Some of the more advanced brokers come from Provision Networks and 2X. These tools can serve as VDI brokers, but can also extend beyond the virtual realm, offering desktop session connections to VMware clients, VirtualIron clients, Microsoft Virtual Server clients, as well as physical hardware, such as blade systems. Some even have the capability of connecting to Citrix MetaFrame, Microsoft Terminal Services, or TN3270 sessions. In this fashion, they serve as a general clearinghouse for all thin-client computing.
With these tools, it is possible to create a heterogeneous thin-client computing environment built around whatever technology is the best fit for the user. This is a very attractive proposition for infrastructures with existing thin-client computing installations.
With a global connection broker, it is possible to build policies that dictate different frameworks for different user sessions. Heavier users that require more robust and responsive sessions can be directed to a session running on a dedicated blade in a blade chassis, while lighter users are directed to a VDI session running under VMware. A specific user class may be already built into a Citrix MetaFrame farm, and thus, those users are connected to a Citrix server for their desktop session. This approach can be an invaluable tool to bring the promise of a complete thin-client infrastructure to reality.
For many companies, virtualisation has barely begun. Perhaps there's a single box running VMware Server as a proof of concept, or a pilot project involving a commercial or open source hypervisor. But as virtualisation proliferates on the server side, the desktop side will open up. According to VMWare's Chen, "We're starting to see our customers becoming comfortable with their virtualised back end, and they're looking to do the same on the desktops with VDI."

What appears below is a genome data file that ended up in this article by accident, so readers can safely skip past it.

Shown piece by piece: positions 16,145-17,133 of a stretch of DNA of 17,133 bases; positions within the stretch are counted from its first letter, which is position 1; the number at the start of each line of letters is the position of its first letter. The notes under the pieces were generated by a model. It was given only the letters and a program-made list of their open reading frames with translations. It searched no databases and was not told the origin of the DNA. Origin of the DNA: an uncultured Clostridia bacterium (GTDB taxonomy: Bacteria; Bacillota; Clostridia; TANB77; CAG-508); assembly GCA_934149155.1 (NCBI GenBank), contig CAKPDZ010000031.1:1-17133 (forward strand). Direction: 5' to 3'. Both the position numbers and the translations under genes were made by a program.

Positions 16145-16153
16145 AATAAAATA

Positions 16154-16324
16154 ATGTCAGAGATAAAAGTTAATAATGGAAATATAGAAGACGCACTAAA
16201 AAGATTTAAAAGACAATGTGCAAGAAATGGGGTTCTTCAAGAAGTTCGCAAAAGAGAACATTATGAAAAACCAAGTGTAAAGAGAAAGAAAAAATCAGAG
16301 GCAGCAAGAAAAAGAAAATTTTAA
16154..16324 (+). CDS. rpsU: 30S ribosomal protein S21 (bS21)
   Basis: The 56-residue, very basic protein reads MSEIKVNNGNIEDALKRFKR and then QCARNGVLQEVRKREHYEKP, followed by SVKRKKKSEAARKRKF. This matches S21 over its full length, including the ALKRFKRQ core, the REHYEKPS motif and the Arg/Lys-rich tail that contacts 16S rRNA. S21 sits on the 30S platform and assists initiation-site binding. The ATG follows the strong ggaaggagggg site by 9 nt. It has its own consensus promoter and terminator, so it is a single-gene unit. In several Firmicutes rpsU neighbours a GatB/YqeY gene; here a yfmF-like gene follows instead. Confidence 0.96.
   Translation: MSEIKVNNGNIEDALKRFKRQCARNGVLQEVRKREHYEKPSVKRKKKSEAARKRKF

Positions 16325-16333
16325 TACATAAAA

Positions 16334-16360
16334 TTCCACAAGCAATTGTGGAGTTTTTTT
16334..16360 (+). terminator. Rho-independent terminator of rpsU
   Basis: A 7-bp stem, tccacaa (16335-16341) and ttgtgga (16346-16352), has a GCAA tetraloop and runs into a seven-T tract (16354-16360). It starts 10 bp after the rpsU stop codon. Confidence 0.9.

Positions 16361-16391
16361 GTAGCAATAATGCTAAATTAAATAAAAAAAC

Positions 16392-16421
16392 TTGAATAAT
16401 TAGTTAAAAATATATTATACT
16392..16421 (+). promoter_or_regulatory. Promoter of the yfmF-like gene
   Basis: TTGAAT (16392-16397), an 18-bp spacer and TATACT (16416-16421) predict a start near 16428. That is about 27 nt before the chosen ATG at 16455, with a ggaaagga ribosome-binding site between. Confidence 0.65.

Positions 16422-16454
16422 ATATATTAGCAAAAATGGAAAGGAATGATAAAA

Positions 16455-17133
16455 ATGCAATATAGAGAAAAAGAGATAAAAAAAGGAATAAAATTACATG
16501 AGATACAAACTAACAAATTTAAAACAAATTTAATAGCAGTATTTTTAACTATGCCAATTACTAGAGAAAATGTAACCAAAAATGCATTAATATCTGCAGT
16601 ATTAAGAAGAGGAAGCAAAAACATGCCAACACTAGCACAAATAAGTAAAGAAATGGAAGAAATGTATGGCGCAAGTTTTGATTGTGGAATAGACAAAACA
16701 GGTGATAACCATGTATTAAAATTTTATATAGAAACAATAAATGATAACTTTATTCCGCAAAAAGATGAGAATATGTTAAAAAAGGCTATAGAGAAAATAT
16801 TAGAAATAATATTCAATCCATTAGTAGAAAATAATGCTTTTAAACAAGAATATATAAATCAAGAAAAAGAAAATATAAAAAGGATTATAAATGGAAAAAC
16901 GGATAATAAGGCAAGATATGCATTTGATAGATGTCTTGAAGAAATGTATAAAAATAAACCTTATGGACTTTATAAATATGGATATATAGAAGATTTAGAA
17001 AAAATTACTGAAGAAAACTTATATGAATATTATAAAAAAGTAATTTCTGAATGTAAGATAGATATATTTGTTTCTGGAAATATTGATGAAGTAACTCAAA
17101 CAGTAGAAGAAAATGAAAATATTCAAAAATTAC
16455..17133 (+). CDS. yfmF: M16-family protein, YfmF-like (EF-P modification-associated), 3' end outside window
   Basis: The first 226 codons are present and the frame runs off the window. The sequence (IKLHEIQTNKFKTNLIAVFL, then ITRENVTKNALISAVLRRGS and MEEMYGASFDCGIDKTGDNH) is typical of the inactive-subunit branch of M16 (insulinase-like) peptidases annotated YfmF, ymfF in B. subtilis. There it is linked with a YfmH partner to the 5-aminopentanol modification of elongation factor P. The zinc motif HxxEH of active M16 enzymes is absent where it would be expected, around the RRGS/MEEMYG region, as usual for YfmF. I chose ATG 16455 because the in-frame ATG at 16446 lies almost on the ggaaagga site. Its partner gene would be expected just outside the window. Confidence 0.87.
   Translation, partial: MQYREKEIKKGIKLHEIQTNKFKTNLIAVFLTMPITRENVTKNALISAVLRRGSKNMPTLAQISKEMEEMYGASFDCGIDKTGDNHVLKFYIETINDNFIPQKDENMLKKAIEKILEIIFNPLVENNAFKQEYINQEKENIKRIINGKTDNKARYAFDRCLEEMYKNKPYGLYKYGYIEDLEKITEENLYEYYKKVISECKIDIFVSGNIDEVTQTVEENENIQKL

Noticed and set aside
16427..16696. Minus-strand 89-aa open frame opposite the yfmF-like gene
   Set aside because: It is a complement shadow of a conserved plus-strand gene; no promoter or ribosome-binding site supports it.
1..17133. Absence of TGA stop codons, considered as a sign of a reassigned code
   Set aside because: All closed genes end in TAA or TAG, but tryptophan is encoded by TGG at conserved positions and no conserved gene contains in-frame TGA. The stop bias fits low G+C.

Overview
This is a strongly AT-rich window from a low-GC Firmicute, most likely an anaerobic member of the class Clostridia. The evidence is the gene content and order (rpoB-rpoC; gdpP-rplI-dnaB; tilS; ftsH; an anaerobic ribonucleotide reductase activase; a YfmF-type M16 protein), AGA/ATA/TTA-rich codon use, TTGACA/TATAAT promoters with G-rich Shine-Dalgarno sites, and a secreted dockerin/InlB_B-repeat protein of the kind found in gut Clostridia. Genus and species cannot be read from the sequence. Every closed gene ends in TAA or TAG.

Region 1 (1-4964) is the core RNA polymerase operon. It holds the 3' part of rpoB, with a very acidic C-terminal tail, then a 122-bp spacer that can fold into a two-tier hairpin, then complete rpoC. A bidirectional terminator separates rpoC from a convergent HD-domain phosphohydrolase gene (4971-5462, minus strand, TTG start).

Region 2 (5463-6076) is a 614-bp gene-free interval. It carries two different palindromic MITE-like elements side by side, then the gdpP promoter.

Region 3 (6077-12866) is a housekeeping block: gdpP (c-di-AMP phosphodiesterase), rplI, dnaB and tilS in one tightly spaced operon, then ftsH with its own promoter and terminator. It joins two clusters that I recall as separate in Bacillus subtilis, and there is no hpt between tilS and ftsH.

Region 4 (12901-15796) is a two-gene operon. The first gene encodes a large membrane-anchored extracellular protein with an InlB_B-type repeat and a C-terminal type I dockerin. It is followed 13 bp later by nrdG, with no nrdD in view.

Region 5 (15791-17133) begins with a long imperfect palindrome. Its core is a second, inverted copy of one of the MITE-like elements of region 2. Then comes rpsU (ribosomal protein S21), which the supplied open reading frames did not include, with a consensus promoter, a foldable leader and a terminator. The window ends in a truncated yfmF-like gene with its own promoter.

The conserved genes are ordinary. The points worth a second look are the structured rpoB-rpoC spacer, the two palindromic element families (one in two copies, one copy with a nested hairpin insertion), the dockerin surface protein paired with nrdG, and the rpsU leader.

Moreover, some of the benefits intrinsic to server virtualisation are transportable to the desktop. VM migration between servers, for instance, can be used in a VDI sense to move active desktop sessions from one spot to another in order to bring a server down for maintenance. This equals zero downtime for the end-user and eases administration complexity. Also in the mix are the high-availability features found in VMware and VirtualIron. Should a physical server go down unexpectedly, the desktop VMs running on that server can be restarted automatically on another server.
Superior load balancing is another VDI bonus. Traditional Citrix MetaFrame and terminal services farms can use any of several load-balancing methods, but once a client is connected to a specific server, that connection stays put. In a VDI implementation, that user's session can move around among different physical servers without affecting the session, resulting in much more fluid load balancing.
Right now, any customer who rolls out VDI in a production environment is the very definition of an early adopter. There are many missing or incomplete pieces to this puzzle, but the companies with a stake in this game are moving at a fast clip. Several broker and hypervisor vendors are looking at the last quarter of 2007 to release brand-new VDI frameworks, and so are the thin-client vendors. The heyday of the virtual desktop is just a glimmer on the horizon, but the future definitely looks bright.